just as in fact you are doing.”
1 Thessalonians 5:11

 

 

 

 

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“Depression is an ink that stains everything it touches
A black hole that swallows all that comes near”
-The Beaver (movie)

I do not personally know the truth or fallacy in the quote above. I do know that as I look back at times when I was sad, when I was feeling downcast those words are so true. Looking back on those periods in my life, I can see the stains that were left on those around me, even today.

It is easy to forget, or not even be aware, that we are part of a bigger world than just ourselves, and that things that happen to us, affect those around us. It is the relational evidence of the scientific fact that every action has an equal and opposite reaction. So when we are overwhelmed with pain or sorrow or frustrations, we are not the only ones to feel the effects … all those closest to us feel our reactions, and then they, in turn, also respond.

As a mom (I cannot speak for dads) I am naturally predisposed to guilt. I can look over the well-intended mothering that I have done, and see errors that I made that will surely result in therapy for my kids in years to come. Yes, I have forced them to clean their plates, at times. Yes, I yelled at them more than once (a day). Yes, I sent them to their rooms to await discipline … and forgot them. Yes, I made them clean their rooms. Yes, they are all aware that that their not at all skinny parents have skinny dipped (that one may send them to therapy for longer and sooner than any other, if their faces turning green when they discovered this is any indicator).

There are certain periods in our life together, when I thought I was hiding my own disappointments and sadness with life’s circumstances so well, and as I look back, and look at changes in their lives, I am aware that too were stained by my sadness. It is such a guilt-ridden thing when I see those stains that they wear, because of me. My inability, at times, to manage and deal with events in my life better, have permanently stained my children …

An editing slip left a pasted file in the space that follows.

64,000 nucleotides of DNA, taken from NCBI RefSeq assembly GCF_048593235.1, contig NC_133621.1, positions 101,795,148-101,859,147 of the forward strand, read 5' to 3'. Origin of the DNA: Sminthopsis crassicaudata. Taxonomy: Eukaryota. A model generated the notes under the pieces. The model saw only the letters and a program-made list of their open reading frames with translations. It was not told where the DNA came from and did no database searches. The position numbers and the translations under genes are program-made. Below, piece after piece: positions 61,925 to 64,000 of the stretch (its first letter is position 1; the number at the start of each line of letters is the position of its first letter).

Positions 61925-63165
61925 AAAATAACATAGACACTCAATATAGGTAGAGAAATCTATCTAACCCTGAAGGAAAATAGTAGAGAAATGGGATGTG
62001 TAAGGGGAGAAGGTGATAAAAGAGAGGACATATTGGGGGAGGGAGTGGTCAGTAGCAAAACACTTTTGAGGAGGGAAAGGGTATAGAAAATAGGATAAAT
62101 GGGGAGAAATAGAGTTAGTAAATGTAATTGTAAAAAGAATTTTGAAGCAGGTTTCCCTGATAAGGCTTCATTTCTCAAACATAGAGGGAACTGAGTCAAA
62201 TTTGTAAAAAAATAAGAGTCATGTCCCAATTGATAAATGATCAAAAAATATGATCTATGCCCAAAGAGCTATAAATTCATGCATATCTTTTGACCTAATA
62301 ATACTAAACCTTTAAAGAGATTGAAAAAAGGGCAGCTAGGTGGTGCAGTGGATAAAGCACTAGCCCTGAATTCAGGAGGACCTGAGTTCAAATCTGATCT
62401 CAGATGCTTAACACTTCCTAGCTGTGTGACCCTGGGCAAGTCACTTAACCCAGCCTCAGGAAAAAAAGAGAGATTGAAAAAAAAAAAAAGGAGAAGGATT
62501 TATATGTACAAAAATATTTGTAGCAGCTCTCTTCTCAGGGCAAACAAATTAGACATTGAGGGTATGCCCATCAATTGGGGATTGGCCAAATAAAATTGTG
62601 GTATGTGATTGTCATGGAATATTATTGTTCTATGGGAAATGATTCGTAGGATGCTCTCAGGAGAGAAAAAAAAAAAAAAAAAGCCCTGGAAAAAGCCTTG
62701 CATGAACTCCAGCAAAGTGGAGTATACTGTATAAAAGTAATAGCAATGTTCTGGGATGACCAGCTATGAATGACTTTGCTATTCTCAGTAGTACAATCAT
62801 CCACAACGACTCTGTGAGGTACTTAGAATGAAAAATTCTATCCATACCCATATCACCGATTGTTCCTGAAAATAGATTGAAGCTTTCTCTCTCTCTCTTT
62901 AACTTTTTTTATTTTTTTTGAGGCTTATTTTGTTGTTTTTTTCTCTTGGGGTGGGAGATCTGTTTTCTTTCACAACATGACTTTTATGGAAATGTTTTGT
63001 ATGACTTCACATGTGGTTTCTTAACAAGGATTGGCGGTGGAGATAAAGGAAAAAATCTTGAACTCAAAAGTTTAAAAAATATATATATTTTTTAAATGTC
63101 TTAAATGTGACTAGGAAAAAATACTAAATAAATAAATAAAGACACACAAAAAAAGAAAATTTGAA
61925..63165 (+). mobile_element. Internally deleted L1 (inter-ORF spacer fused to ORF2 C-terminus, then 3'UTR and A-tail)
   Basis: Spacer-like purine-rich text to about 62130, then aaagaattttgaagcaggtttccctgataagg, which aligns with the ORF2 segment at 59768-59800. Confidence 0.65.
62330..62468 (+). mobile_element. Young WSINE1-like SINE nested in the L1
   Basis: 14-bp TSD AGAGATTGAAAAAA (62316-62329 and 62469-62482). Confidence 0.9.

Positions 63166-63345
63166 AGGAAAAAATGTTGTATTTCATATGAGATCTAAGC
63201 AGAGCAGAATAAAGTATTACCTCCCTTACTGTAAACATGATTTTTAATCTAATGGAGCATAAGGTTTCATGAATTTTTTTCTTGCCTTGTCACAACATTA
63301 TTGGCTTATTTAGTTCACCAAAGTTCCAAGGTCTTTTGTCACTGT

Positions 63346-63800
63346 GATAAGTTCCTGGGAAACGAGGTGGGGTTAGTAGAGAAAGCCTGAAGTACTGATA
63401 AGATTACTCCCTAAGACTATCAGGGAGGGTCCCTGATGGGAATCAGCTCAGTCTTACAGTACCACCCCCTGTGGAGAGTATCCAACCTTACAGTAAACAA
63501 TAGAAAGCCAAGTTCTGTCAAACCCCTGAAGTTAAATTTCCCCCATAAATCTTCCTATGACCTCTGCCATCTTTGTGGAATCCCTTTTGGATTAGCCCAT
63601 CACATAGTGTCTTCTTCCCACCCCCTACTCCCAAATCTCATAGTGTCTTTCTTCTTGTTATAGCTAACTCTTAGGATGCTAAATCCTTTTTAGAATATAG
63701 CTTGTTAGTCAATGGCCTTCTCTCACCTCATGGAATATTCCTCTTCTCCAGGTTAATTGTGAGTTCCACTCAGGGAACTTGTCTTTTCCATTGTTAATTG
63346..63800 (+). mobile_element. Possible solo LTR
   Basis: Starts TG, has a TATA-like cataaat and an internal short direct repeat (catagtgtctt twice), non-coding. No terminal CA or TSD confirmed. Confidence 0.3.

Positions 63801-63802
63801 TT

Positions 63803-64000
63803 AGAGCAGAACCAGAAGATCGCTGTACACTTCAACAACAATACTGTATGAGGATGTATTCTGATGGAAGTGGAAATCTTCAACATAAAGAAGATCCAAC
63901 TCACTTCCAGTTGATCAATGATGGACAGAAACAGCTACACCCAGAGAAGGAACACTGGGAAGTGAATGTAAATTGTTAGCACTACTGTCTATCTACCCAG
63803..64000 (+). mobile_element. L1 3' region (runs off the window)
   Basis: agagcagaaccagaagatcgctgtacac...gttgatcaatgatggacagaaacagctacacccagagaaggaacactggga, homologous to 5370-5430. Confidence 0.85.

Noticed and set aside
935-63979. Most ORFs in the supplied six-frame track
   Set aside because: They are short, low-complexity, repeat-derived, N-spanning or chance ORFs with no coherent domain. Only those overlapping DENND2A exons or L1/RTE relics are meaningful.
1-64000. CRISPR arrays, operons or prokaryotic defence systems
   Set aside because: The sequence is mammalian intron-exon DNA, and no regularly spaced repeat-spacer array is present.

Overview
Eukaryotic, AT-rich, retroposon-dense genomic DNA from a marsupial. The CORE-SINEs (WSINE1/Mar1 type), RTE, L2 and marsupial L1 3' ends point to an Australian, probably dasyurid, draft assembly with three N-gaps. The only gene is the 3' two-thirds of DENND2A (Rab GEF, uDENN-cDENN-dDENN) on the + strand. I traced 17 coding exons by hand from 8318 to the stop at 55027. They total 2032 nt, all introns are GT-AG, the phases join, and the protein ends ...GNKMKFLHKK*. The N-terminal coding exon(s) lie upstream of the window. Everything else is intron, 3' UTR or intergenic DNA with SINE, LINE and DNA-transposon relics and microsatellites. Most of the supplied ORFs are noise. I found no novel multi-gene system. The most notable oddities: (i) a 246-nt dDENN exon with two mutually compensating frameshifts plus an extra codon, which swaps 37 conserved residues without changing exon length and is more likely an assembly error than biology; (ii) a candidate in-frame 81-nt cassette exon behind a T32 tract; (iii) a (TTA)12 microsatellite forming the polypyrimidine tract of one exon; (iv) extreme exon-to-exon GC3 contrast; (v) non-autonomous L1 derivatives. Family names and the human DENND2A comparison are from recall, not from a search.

I am coming full circle now, though. And I am looking to see purpose in suffering, I am looking to see good from bad. I am looking to see that something positive, not just negative, can come from those stains. And I am beginning to see it.

I see a daughter’s sensitivity to a friend who is being stained by sadness and illness in her home. I see a son’s expression of his friends need of God. I see a daughter’s desire to go to those in desperate pain and need, in a place I would not want to go, to show love and mercy. Those times of sorrow for me, that were permanently etched into the beings of my children, have altered their hearts. They have been able to take the stains that I have caused, and are wearing them as certificates of accomplishment and experience. And these stains are being used to reach out to others, more desperate than their mother ever was.

The redemptive way that God can take our pain, and mold it into something beautiful for others is something I do not expect to ever understand this side of heaven. But, I am thankful that the stains I may have caused, have not swallowed the futures of my children.

“God Himself will be among them,  and He will wipe away every tear from their eyes;

and there will no longer be any death; there will no longer be any mourning, or crying, or pain;

the first things have passed away.”